A Biblical Basis for Small Groups

A Biblical Basis for Small Groups

Have you ever taken the time to consider one of the greatest marvels of God’s creation – your body? It’s such an efficient system that works to sustain life. What is even more amazing is that this efficient system is made up of tiny units of cells that measure as small as 8 micrometers (10 times smaller the diameter of a human hair). Scientists estimate that the body of an average person contains around 30 to 40 trillion cells – depending on whether or not one includes the bacteria in and on our bodies! (PhD, 2019 Medical News Today)

It is from this concept of the working of the human body that the church – which is described by the Apostle Paul as the body of Christ – derived the metaphorical terminology of cell group – the small group gathering of believers that give life to the church. Today we will be looking at the Biblical basis of small groups – the why of small groups– and with a grounded understanding, we will see why we desire for small groups to form the life of the church here at ICC Imara.

Biblical Reference:

 Acts 2:46 – Every day they continued to meet together in the temple courts. They broke bread in their homesand ate together with glad and sincere hearts,

Acts 5:42 – Day after day, in the temple courts and from house to house, they never stopped teaching and proclaiming the good news that Jesus is the Messiah.

The book of Acts records an exponential growth in the number of those who became followers of the Lord Jesus Christ. From a group of 120 believers who gathered in the upper room in Acts 1:15, the number shoots up to 3,000 in one day at the day of Pentecost (Acts 2:41). The numbers continued to be added daily (Acts 2:47) and in Acts 4:4 we have a record of 5,000 men – not counting women & children. In Acts 6:7 it’s recorded that the numbers of those who believed was multiplying and in Acts 21:20 it’s recorded that there are “thousands who believed” – this thousands in the original text refers to a myriad i.e. 100,000 believers out of the estimated population of 200,000 in Jerusalem at the time. So what we are looking at here is a mega church! Where did all these people meet? How did they ensure that those who came to the faith not only stayed in the faith but also grew in the faith? How did they manage do to such effective outreach? Acts 2:46 & 5:42 gives us the answer – they met in temple courts for corporate worship and smaller gatherings in their homes for fellowship.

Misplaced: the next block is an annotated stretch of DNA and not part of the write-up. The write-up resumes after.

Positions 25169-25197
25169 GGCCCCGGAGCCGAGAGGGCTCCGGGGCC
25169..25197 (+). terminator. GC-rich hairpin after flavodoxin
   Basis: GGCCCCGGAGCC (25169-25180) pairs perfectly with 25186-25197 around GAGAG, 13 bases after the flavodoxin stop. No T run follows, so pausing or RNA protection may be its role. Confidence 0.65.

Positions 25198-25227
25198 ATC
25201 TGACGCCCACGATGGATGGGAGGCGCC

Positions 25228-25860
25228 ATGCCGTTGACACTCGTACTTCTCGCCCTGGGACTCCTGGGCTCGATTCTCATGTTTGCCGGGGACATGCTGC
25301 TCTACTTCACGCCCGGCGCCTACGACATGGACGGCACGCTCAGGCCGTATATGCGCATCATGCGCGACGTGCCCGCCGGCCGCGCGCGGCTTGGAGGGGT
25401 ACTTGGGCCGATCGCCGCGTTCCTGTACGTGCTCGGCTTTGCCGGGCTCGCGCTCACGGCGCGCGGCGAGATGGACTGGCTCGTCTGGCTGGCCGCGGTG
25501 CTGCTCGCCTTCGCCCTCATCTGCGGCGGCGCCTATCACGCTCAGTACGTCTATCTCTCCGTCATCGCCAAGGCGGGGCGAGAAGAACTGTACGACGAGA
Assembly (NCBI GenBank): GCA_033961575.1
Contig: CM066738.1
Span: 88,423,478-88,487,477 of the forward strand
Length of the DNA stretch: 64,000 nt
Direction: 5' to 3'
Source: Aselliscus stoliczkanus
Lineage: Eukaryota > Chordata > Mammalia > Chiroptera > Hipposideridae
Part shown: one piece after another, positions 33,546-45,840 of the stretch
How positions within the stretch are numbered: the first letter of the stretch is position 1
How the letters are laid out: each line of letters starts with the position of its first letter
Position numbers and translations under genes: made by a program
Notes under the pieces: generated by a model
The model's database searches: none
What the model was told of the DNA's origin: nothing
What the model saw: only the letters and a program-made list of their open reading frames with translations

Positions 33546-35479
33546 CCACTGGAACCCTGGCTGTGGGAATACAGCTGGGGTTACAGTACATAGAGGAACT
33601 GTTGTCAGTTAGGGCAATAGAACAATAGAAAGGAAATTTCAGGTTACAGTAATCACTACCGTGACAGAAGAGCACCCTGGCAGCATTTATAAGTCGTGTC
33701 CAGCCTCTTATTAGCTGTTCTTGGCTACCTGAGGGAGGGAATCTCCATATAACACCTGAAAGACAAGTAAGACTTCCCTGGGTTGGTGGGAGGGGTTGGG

Moses & Jethro

This model of large meetings & small group gathering to manage the numbers for effective ministry and giving life to the church was not something that started with the early church. In the Old Testament, in Exodus 18, we see Moses shepherding what Biblical scholars believe to be about 3 million people. Morning to evening, he was the judge, counselor, teacher and decision maker for all these people. Obviously as His father-in-law pointed out, this work was too heavy for Moses, it was wearing him out and it was clear to see why he had no time for his family. Added to this the waiting queues must have been extremely long and the people must have felt a level of frustration in having their issues dealt with. Jethro proceeded to suggest changes in Moses’ approach. He reminded Moses of his role as the people’s representative before God, advised him to teach the people God’s decrees & laws corporately, show them how to live practically and remind them of their duties. After corporate teaching, Moses was advised to place select individuals over smaller groups of people according to their individual capacities whether it is for 10, 50, 100 or 1000. These support leaders would take care of the day today concerns while only the most difficult issues would come to Moses. Moses saw the wisdom in this plan and implemented the suggestion saving both himself and the congregation of the people. One can only imagine the big load off Moses and relief of the people in knowing they will not have to wait for ages to get their issues sorted.